On the whole, the two above-mentioned tiers and four categories of strategic weapons, as well as the so-called coordinating “strategic armies”, strike a “lethal blow” for DPRK, allowing it to preserve its national security and deter ROK and the US.[xi] In summary, China provided certain assistance to DPRK in the context of the first tier of strategic weapons during the early years of the Cold War era, while for the second level of strategic weapons, DPRK started out with the Soviet Union’s help, and then further developed its capacity totally on its own.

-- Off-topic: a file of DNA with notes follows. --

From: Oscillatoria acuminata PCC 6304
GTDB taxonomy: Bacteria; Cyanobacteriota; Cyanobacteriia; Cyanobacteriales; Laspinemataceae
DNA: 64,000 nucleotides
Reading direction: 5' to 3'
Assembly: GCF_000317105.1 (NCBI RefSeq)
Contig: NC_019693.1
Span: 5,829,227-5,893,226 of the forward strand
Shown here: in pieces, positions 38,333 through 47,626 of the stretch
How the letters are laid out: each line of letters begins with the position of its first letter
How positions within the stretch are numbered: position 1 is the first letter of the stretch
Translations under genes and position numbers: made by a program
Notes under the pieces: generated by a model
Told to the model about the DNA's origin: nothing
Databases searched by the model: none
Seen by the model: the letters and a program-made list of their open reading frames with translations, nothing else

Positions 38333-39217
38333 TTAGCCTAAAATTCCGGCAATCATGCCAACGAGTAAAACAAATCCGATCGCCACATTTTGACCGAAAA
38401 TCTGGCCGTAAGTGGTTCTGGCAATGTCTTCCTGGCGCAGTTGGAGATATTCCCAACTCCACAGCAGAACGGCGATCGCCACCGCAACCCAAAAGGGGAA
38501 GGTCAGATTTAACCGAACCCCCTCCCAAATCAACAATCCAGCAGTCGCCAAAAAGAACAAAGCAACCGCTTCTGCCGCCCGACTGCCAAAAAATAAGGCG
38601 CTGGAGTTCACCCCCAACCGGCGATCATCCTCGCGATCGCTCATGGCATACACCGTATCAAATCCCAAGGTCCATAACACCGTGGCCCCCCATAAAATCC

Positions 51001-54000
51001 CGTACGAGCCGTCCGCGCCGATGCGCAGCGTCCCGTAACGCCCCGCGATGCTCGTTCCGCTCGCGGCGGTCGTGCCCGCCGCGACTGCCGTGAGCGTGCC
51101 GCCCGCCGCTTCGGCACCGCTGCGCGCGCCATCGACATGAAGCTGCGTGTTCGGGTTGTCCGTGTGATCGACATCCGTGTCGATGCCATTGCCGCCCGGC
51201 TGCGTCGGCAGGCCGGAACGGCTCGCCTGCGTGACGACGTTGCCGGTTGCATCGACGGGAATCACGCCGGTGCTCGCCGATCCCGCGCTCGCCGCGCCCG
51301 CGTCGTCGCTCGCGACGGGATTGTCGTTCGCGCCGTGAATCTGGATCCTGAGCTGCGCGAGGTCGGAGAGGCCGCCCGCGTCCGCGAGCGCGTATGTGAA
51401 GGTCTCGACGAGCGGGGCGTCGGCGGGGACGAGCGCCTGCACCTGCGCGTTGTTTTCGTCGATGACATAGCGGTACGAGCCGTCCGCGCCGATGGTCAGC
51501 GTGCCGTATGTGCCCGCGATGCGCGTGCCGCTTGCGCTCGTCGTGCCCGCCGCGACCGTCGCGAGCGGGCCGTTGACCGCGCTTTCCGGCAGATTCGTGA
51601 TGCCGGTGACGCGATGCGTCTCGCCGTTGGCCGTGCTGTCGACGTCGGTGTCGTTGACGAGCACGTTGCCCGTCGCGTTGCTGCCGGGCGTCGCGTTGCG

After the Cold War, in order to safeguard international and regional security, China made a solemn commitment to the international community that it would never export weapons of mass destruction and their delivery systems, or sensitive weapons, to any other country. For this purpose, China established a set of strict export control regulations.[xii] In 1997, China issued a list of Control Regulations for Exporting Military Products that clearly stipulated control, regulations and laws. In 2002, China revised this document, further refined some regulations, and published a detailed Control List for Exporting Military Products. In its 2002 white paper on National Defense, China publicly declared that it accepted and supported the prevailing legal system of international non-proliferation, and pointed out that it was “willing to make joint efforts with the international community to make contributions to maintaining the legal system of international arms control and disarmament, and to promote the process of arms control, disarmament and non-proliferation.” In December 2003, the Chinese government published a white paper on China’s Policy and Measures for Non-Proliferation, making it the first official declaration of export control for non-proliferation. This is China’s most concrete promise of non-proliferation. China fully accepts the international mechanism of non-proliferation and already regards itself as a participant and supervisor of this mechanism. China stated in the 2004 white paper: “China’s export control of non-proliferation conforms to international conventions. China adopts the international conventional export control measures: control system for export business registration, guarantee system for ultimate users and ultimate usage, control system for license, control system for inventory, overall control principle, etc. China also explicitly stipulates the punishment system for breaking related laws and violating related rules.” That was the first time that China had clearly addressed export control in a white paper. In the implementation of the export control, the Chinese government adopts two measures of export license regulations and the “three-report-and-three-approval procedure” to tightly control weapon export. [xiii] Western scholars also believe that Chinese leaders are practically investing human, financial, material and political resources in supporting an export control mechanism.[xiv]